Man. Why can’t I get it together?
I want to live like Doug C. writes – seemingly careless and yet pointedly. I feel unanchored. I feel like I’m floating around loose, like I’m supposed to be tied to something but I’m more like an astronaut in space, grasping at a cord that has somehow become unplugged.
Maybe it’s because I had such a crap childhood. Well, maybe it wasn’t crap exactly, more like, rotten bananas. Mushy and black. Not bad enough to screw me up enough so I could use it to fuel my creativity and become famous, just bad enough so that I have to take those damn little pills everyday that cost an arm and a leg and keep me working at Telus because they have such a good drug plan, even though the work is mindless, monkey crap. It’s so crazy that they’re on strike right now. Telus should just fire all of the strikers and hire monkeys to replace them. They could pay them in mushy, black bananas and save all their drug money.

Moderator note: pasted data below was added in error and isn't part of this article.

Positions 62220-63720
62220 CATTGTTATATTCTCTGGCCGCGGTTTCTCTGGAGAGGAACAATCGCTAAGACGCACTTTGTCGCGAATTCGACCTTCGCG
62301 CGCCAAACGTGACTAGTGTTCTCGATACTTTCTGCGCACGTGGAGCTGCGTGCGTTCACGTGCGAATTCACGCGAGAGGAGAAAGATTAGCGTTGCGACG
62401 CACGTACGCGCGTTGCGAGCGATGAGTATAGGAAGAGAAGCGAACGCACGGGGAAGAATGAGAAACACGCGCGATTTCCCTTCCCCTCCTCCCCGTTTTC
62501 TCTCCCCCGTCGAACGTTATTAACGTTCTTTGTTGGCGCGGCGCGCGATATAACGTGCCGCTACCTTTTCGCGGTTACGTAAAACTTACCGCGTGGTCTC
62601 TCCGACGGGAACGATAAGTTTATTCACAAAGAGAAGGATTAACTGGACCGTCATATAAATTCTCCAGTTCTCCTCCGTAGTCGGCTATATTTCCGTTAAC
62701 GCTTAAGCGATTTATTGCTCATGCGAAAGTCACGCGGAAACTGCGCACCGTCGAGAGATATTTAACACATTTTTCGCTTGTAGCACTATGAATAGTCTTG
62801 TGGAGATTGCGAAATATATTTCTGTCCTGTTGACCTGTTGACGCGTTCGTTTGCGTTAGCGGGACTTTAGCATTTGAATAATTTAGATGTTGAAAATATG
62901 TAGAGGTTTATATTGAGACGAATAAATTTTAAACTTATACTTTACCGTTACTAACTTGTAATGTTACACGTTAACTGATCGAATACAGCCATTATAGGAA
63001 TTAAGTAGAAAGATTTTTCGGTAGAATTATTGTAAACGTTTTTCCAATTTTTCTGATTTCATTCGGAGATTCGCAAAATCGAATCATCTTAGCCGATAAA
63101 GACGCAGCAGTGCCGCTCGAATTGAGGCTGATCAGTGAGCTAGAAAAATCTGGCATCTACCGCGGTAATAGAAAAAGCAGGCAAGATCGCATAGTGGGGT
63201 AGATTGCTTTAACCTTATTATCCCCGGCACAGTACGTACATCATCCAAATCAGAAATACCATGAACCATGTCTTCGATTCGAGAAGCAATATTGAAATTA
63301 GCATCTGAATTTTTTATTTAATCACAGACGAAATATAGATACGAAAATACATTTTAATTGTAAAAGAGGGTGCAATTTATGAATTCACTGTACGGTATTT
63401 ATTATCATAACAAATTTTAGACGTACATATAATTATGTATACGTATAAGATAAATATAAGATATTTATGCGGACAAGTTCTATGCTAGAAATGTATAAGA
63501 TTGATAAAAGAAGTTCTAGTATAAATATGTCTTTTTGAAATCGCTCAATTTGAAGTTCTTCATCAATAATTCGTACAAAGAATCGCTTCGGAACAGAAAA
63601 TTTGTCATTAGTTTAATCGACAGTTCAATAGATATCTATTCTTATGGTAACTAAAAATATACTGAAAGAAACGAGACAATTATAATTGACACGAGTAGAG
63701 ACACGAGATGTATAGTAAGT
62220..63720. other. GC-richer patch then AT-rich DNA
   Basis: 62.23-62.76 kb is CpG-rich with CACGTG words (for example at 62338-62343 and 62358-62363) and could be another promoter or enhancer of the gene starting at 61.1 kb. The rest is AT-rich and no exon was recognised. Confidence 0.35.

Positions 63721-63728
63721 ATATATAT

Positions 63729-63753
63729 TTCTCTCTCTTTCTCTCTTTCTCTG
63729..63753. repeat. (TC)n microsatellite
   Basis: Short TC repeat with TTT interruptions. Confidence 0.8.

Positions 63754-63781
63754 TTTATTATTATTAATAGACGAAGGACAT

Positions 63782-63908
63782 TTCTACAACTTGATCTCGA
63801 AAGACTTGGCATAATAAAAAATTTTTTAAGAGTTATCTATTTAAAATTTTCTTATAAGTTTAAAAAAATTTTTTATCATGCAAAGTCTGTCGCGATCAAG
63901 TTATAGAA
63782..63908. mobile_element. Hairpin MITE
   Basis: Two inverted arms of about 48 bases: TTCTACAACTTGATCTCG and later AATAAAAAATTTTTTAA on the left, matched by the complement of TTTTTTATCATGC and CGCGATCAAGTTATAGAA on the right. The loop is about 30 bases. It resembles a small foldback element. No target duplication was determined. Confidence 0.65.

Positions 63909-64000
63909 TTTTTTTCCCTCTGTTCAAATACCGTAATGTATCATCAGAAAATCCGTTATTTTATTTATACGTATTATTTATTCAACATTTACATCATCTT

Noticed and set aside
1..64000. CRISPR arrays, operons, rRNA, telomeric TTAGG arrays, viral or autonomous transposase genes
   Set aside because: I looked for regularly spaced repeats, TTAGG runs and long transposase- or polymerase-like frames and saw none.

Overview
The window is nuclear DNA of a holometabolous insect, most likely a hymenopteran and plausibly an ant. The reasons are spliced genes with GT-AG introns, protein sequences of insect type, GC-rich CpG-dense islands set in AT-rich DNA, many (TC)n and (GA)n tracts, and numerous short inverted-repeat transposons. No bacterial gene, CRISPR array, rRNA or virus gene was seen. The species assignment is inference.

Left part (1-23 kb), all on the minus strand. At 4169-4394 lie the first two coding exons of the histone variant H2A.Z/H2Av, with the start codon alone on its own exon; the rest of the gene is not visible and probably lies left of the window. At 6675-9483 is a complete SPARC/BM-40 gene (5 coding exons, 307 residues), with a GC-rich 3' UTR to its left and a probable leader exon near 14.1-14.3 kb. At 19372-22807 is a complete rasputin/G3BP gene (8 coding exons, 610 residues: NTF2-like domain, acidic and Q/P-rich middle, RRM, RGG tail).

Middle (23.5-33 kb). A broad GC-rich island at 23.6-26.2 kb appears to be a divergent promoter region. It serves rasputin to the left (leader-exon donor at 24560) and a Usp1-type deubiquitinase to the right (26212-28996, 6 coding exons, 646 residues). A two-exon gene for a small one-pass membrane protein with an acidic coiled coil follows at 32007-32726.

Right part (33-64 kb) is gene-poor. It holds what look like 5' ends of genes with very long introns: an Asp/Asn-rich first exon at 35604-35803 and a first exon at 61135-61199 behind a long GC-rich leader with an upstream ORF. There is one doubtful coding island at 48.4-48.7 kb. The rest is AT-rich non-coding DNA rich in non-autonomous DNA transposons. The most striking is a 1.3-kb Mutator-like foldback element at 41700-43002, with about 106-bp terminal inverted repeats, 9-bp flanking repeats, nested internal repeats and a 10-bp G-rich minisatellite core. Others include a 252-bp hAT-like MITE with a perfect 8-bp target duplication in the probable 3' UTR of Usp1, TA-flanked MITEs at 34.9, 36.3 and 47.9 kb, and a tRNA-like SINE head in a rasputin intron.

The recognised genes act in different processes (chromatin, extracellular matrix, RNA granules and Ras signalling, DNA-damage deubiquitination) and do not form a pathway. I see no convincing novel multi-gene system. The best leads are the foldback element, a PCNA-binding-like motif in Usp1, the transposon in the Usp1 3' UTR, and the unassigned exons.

September 10th, 2005

I was listening to the CBC today, who is also on strike, and heard a repeat of Richardson’s Roundup. Old Bill was talking about this streetwalker who came up to him in China town one night “in a bad way” and swore she would do anything for him if he would give her some money. “But I’m gay,” says Bill. “There’s nothing you can do for me.”
“But I have a very hairy chin, she said. “Just feel it. All the gay men love me. Feel it.” And Bill Richardson, of Richardson’s Roundup stood in China Town stroking the poor, worn out hooker’s chin. I hope there was some transfer of kindness in that touch. Or something.

September 18th, 2005